Effective practice advice
We would encourage providers to prioritise the needs of this group to ensure they have the best possible opportunity to access higher education.
Providers should also ensure that students who have been in care have access to high quality pastoral and emotional support, to help them successfully complete their studies and move into employment or further study.
Some suggestions on how to improve support for care leavers are detailed below.
1. Improve data on care leavers
Providers should improve the collection, accuracy and evaluation of care leaver data for prospective and current students.
To do this they will need to engage with those with care experience and local authorities.
Providers can use the data which UCAS collects in the application process to identify care leavers before they enrol.
2. Focus on each stage of the student lifecycle
Studies show that barriers exist for this group at each stage of the student lifecycle, with non-continuation rates being particularly high.
Providers should therefore focus their efforts across each stage of the lifecycle. Suggestions for support at each stage could include:
- Run attainment raising activities targeted at care leavers, looked after young people and their carers. Virtual schools (local authority teams responsible for the educational achievement of the children in care in their area) can help identify these students.
- Improve relationships or increasing contact with local authorities and/or virtual schools.
- Send regular communications to build relationships with applicants.
- Run tailored open day visits.
- Offer transport funding to enable travel to events.
- Establish a dedicated care leaver champion at your provider.
- Train staff around understanding care experiences.
- Ensure all care leaver support is published on Propel, enabling care leavers to compare your institution’s offer with others.
- Provide tailored information, advice and guidance for care leavers, ensuring these are accessible to all students regardless of whether they have disclosed a care leaver status.
- Promote appropriate alternative routes into higher education for care leavers who apply when they are mature students, or have non-traditional or no qualifications.
- Offer mentoring and peer-assisted learning schemes.
- Ask students to review and improve current provision to ensure a student-focused approach.
- Improve mental health support for care leavers, which could include general emotional and settling in support and as well as working with local authorities to support long-term therapeutic support.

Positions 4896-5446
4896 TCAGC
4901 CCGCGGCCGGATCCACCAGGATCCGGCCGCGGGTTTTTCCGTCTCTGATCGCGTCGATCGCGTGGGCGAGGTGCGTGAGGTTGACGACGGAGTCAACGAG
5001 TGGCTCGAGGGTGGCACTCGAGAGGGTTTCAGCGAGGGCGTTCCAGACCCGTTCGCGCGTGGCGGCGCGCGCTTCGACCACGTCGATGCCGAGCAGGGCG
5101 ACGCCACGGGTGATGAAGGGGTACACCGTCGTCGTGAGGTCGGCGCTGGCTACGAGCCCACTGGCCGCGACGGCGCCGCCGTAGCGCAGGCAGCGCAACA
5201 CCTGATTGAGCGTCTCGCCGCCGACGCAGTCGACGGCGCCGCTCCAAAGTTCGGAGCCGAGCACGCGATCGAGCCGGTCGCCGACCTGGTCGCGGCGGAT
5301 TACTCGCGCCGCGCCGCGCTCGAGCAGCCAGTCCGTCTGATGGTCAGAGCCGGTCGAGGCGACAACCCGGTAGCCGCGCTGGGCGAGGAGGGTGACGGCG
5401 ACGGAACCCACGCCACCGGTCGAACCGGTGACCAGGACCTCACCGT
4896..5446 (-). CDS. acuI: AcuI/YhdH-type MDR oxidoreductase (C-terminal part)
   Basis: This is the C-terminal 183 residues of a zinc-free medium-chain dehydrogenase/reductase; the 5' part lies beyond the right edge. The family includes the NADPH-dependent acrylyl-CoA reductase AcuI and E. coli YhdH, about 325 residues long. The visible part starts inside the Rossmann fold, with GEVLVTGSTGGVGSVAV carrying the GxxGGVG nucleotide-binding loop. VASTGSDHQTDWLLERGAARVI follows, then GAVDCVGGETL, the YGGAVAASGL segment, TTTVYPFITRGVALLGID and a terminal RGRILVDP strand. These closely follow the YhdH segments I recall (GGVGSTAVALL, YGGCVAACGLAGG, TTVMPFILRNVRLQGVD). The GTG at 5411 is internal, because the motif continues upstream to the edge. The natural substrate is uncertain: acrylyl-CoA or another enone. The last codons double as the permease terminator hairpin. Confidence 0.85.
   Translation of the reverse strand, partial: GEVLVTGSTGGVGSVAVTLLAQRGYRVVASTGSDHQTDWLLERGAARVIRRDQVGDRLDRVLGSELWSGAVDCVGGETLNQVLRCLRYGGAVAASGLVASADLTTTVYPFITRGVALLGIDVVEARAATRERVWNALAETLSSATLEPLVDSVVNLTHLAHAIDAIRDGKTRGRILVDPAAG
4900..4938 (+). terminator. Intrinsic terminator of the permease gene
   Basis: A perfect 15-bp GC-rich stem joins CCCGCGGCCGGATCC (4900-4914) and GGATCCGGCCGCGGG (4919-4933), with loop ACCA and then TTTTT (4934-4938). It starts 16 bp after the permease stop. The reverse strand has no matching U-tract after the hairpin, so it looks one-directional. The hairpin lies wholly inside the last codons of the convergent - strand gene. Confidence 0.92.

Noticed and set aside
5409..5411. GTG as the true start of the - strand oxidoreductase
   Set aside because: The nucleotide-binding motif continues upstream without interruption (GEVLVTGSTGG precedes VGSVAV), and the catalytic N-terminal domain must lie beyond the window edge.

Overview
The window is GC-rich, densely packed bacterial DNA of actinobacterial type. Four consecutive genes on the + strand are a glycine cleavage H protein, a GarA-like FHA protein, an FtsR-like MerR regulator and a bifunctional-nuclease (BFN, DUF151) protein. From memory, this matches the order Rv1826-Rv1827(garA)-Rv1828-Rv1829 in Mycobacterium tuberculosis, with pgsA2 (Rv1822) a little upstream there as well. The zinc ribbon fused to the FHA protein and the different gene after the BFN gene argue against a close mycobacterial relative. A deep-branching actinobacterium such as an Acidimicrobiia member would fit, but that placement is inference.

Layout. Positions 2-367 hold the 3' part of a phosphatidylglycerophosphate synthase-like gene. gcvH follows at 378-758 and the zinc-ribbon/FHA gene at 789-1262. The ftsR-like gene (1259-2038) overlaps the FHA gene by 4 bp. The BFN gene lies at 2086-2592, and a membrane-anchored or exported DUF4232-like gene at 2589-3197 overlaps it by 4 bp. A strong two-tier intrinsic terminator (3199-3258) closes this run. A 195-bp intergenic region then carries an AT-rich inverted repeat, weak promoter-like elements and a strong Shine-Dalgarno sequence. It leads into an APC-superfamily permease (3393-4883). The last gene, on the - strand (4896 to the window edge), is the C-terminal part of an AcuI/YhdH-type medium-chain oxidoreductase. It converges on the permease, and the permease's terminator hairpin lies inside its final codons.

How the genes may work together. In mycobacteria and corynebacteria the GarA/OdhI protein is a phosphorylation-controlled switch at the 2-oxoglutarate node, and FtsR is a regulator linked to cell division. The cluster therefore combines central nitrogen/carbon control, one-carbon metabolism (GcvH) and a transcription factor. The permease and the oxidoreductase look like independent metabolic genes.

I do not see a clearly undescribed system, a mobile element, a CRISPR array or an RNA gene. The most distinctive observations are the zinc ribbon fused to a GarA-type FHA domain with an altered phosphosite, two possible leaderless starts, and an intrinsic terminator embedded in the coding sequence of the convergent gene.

- Offer care leavers a guaranteed interview for student ambassador and mentor posts.
- Offer care leavers additional support to participate in placement and year abroad schemes.
- Offer support at graduation, such as sending a known member of staff to attend graduation, paying for gowns and photos and providing short-term accommodation prior to graduation.
- Consider how you can better support care leavers to prepare for life beyond their course of study (i.e. accommodation and employment), by working with local authorities, personal advisers and employers.
3. Offer financial support
Under the Children and Young Persons Act 2008, care leavers starting a recognised higher education course may be entitled to a minimum one-off bursary of £2,000 from their local authority.
We encourage providers to supplement this support. Examples include:
- targeted fee waivers, bursaries or scholarships, and priority access to hardship funds
- year-round accommodation
- support for care leavers liaising with local authorities and the Student Loans Company.
4. Sign up to the Care Leaver Covenant
The Care Leaver Covenant is a cross-governmental pledge to support young people transitioning from care to independence.
We encourage providers to sign up to the covenant to help ensure that students who have been in care receive the best possible support to access and succeed in higher education.
Find out more about the covenant
5. Use the government’s guidance
The Department for Education has published principles to guide higher education providers on improving care leaver’s access and participation in higher education.
The information is most relevant for senior leaders, widening participation and student support teams.
See the principles